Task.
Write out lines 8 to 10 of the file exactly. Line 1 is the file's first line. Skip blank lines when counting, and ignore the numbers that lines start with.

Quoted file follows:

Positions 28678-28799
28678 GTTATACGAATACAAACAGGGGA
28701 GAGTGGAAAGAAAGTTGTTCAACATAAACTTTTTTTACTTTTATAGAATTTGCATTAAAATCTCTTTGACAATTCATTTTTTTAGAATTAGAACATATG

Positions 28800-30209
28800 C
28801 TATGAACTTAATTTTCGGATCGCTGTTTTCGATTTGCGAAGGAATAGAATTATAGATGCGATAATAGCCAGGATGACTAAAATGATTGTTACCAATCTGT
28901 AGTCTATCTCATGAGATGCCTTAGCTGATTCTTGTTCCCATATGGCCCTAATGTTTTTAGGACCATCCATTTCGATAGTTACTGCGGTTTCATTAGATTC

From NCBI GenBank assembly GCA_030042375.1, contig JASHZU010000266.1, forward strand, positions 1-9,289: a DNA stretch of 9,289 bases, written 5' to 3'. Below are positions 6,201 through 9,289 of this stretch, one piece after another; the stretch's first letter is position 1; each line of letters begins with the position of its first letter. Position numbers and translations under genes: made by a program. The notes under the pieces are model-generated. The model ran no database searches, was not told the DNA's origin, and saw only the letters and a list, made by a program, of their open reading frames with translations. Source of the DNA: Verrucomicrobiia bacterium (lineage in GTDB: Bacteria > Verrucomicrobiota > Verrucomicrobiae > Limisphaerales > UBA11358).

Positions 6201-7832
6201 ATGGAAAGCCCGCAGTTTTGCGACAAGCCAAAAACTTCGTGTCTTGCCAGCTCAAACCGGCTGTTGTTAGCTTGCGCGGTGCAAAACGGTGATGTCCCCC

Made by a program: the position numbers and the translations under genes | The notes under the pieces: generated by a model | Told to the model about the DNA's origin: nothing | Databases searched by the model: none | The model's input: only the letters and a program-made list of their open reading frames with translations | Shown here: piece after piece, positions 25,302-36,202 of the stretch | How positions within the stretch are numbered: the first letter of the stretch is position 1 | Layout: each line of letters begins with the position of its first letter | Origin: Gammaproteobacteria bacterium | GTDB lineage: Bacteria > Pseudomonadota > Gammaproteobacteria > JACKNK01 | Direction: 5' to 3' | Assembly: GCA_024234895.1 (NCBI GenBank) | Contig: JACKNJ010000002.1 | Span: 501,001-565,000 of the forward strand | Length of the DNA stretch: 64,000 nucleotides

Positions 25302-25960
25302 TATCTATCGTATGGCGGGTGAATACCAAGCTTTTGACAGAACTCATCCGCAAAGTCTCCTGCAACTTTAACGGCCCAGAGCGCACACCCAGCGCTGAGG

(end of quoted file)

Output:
From NCBI GenBank assembly GCA_030042375.1, contig JASHZU010000266.1, forward strand, positions 1-9,289: a DNA stretch of 9,289 bases, written 5' to 3'. Below are positions 6,201 through 9,289 of this stretch, one piece after another; the stretch's first letter is position 1; each line of letters begins with the position of its first letter. Position numbers and translations under genes: made by a program. The notes under the pieces are model-generated. The model ran no database searches, was not told the DNA's origin, and saw only the letters and a list, made by a program, of their open reading frames with translations. Source of the DNA: Verrucomicrobiia bacterium (lineage in GTDB: Bacteria > Verrucomicrobiota > Verrucomicrobiae > Limisphaerales > UBA11358).

Positions 6201-7832
6201 ATGGAAAGCCCGCAGTTTTGCGACAAGCCAAAAACTTCGTGTCTTGCCAGCTCAAACCGGCTGTTGTTAGCTTGCGCGGTGCAAAACGGTGATGTCCCCC